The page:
'For a decent order in the Church' : ceremony, culture and conformity in an early Stuart diocese, with particular reference to the See of Westminster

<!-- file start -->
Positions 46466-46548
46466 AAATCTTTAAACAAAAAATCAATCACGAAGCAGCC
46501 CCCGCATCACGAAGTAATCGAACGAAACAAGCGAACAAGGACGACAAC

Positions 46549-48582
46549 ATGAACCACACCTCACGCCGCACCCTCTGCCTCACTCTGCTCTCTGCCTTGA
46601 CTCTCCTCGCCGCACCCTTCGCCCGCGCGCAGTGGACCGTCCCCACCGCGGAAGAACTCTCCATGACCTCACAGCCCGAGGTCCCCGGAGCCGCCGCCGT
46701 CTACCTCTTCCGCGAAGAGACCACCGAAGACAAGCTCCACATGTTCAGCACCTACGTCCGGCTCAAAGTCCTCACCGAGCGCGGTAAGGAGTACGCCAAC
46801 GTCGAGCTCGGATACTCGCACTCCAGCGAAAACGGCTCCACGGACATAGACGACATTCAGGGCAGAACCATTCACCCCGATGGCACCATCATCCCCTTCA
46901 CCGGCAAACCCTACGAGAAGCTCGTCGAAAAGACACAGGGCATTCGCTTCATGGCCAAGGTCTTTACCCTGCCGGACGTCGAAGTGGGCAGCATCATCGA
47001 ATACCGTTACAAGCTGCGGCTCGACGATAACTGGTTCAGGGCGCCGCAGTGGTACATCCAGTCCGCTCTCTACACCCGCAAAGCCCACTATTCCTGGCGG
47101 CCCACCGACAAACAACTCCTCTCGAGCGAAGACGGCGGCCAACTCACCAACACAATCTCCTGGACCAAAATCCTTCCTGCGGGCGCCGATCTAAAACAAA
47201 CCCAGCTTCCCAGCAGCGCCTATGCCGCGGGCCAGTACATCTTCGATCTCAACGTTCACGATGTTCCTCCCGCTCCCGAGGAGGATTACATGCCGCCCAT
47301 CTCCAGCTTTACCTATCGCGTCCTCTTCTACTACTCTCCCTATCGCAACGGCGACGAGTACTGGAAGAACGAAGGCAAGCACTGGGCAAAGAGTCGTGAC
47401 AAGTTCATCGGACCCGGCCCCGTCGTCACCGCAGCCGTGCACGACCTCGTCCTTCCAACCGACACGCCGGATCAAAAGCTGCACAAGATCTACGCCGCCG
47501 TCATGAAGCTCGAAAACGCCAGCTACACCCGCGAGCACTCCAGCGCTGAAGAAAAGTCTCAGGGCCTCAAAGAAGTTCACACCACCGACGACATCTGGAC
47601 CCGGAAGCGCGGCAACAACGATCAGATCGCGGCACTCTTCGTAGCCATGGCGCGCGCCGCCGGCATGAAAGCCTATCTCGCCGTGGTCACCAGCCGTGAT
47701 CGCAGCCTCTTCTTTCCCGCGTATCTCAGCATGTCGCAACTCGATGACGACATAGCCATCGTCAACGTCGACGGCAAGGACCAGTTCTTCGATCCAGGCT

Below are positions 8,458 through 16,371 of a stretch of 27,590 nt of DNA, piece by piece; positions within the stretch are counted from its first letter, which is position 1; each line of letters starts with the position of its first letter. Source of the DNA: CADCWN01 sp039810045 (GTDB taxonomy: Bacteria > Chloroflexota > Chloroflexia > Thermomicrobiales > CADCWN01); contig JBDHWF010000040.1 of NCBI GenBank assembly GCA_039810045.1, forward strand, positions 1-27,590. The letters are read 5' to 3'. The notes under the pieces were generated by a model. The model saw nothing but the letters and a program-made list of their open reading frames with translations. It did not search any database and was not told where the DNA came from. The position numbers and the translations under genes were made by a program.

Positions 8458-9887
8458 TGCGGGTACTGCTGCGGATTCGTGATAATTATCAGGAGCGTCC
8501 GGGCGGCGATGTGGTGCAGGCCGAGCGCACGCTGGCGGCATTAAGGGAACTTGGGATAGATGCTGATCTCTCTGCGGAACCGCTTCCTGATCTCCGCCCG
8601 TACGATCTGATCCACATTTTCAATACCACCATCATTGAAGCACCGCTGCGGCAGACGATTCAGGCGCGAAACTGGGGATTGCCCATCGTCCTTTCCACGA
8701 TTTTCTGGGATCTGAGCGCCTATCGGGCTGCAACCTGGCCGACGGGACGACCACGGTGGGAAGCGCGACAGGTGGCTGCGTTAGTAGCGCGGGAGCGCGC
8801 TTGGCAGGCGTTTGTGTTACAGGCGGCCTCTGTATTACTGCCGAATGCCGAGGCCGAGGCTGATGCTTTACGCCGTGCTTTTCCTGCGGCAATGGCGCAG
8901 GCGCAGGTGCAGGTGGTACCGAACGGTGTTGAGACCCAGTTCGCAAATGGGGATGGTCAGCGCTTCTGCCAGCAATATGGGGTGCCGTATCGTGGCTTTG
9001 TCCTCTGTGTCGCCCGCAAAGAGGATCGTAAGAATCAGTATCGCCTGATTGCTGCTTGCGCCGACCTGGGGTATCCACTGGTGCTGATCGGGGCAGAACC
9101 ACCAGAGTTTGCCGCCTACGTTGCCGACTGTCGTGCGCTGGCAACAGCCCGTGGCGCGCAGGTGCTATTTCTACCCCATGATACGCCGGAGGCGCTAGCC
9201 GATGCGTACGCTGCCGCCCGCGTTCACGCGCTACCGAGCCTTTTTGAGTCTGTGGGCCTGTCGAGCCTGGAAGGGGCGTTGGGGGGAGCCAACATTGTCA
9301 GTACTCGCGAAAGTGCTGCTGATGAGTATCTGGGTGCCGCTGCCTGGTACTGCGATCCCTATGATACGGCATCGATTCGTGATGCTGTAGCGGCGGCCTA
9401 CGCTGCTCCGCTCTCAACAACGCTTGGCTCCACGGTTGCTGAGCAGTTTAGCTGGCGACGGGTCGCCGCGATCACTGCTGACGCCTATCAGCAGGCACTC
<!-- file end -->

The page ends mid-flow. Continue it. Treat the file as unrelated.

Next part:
The title of this thesis is taken from the Book of Common Prayer, specifically from the section 'Of Ceremonies: Why some be Abolished and some Retained'. It takes as its premise the theory that arguments over the way in which worship was conducted were more important than doctrinal matters in the religious tensions which arose before the Civil War, focussing attention upon the diocese of Winchester. The thesis is split into three broad sections. The first section deals with the ceremonies of the church, and is split into two chapters. The first of these chapters is based largely around the physical structure of a church, whilst the second is more concerned with the rites and rubrics as laid down in the Book of Common Prayer. The second section, in three chapters, focusses upon the use of the arts in the early Stuart church. The first of these chapters concentrates on the visual arts, and the way in which they were used, particularly with regard to their hierarchical arrangement. The second turns attention to the aural arts, examining the differences, and similarities, in approach taken at the time. The third examines the idea that there was a specific culture which can be associated with Puritanism. The final section focusses upon the defence of hierarchy within the church. The first chapter in this section examines defences of Episcopal government which were produced by clerics who worked in the diocese. The second chapter looks at attempts to induce greater conformity within the diocese, and places this in the context of national events.